The Helping Families Save Their Homes Act, which passed in May 2009, included the Protecting Tenants at Foreclosure Act (PTFA). Created in response to the rare but nonetheless unfair situation where a tenant is kicked out of his home on little notice because his landlord stopped paying the mortgage, the PTFA was designed to give tenants some breathing room between learning of his landlord’s foreclosure and securing new living accommodations. Under the PTFA, servicers must abide by the terms of bona-fide leases or, where no such lease exists, provide a 90-day grace period for tenants.

The PTFA was immediately met by trepidation on the part of servicers and eviction specialists. Giving servicers cause for concern were the legislation’s vague language, questionable cutoff points and definition of bona-fide leases.

For months following the PTFA’s passage, eviction-themed webinars and industry panel sessions dealt with worst-case scenarios, such as the dreaded 10-year verbal lease entered into between a borrower and his brother. The PTFA, well-intentioned though it was, clearly put servicers in a precarious spot.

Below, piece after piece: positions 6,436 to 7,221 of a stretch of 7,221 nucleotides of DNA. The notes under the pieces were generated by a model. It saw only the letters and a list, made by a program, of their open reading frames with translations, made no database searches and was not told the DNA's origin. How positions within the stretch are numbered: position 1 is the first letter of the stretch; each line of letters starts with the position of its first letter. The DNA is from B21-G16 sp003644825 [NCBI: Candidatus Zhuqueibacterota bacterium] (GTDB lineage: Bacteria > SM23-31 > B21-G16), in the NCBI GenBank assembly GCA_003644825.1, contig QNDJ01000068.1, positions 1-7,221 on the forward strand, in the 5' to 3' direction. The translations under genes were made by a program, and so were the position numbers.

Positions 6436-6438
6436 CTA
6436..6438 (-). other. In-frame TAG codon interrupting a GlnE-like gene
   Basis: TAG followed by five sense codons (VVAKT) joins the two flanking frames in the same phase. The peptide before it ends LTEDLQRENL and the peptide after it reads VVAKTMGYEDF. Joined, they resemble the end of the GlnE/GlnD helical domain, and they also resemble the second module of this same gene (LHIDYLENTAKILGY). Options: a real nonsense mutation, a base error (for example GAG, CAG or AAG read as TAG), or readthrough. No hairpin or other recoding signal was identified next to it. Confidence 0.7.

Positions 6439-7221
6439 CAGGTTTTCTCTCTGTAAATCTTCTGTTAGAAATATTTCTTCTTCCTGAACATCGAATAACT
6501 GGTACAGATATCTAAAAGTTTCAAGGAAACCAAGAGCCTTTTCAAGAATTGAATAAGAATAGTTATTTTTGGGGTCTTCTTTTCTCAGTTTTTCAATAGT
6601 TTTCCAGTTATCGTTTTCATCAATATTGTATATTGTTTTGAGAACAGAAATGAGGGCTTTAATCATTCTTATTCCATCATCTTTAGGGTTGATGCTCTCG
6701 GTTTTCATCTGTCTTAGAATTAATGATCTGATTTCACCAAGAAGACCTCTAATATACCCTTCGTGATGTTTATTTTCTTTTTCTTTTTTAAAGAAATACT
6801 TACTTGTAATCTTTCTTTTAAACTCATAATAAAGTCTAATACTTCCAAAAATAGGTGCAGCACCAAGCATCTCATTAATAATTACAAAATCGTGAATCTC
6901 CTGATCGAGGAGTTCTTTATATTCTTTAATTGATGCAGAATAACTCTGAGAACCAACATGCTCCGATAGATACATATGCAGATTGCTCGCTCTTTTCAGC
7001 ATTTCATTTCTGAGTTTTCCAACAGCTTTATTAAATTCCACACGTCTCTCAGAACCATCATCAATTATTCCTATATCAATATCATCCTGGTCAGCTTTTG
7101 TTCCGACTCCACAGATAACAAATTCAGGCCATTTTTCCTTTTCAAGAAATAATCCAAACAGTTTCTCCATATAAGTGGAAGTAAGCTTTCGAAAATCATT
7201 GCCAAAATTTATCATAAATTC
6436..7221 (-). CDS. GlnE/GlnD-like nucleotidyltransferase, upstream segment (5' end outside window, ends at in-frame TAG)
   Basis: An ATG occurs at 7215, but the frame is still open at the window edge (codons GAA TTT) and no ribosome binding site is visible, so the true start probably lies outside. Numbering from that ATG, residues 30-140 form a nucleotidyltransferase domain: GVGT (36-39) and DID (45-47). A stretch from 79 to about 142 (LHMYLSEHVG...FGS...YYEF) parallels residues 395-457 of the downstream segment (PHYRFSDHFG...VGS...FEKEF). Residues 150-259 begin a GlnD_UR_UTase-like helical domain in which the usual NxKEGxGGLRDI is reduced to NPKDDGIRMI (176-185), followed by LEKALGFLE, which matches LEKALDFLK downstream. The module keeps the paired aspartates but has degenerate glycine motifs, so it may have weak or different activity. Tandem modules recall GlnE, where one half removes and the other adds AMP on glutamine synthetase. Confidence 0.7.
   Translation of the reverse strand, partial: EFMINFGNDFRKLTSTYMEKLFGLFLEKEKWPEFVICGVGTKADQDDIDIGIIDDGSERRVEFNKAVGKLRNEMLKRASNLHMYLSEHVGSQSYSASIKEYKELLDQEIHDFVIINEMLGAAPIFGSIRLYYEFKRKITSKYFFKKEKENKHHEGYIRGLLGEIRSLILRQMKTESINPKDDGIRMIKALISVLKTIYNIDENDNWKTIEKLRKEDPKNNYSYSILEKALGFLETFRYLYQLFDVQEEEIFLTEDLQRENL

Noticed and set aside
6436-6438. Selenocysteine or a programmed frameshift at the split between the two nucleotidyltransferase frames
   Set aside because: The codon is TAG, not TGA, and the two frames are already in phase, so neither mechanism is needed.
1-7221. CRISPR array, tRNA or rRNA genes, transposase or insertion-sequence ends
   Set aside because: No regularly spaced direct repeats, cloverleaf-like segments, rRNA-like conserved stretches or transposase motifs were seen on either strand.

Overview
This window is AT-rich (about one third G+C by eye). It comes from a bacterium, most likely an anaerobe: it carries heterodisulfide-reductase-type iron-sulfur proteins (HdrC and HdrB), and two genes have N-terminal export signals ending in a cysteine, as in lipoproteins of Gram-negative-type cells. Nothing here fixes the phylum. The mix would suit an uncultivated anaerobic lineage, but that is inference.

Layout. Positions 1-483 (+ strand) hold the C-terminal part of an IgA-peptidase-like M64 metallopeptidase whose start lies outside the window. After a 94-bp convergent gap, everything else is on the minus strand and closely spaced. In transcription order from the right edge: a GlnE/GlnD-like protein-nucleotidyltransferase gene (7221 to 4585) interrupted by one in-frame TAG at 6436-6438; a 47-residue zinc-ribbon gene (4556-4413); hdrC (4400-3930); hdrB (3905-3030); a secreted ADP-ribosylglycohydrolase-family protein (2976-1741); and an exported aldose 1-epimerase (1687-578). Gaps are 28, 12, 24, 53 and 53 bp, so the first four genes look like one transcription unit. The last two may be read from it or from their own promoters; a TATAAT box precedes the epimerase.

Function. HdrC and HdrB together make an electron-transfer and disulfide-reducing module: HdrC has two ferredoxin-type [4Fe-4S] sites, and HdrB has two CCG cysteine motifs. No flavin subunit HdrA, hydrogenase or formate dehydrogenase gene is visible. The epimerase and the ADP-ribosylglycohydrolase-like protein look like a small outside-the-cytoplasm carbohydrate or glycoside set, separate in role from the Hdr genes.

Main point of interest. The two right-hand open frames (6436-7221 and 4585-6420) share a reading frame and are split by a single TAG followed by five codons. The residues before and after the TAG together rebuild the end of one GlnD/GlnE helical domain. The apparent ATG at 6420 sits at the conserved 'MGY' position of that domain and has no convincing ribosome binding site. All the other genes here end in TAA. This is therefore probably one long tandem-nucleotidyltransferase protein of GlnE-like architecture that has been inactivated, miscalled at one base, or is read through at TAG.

Making things more difficult was a PTFA amendment included in this year’s financial reform legislation that essentially allows borrowers and tenants to enter into leases up until the point at which complete title to a property is transferred to a successor entity.

“Therefore, the Dodd-Frank Act opens the door wider than before to potential fraudulent leases or tenancies, under which straw-man tenants or others are used as a strategy to significantly delay the REO owner from recovering possession of the property,” Larry R, Rothenberg, a partner at Weltman, Weinberg & Reis Co. LPA, wrote at the time. “‘Strategic renting may now join ‘strategic default’ as a term in our lexicon.”

Perhaps to the surprise of much of the industry, abuse of the PTFA has been limited to one-off events, eviction attorneys told me as recently as last week. Yes, suspicious leases come up now and then, they say, but by and large, the issue of fraudulent leases hasn’t been nearly as bad as was originally feared.

Will Home Lease Exchange be the galvanizing force that turns eviction departments on their heads?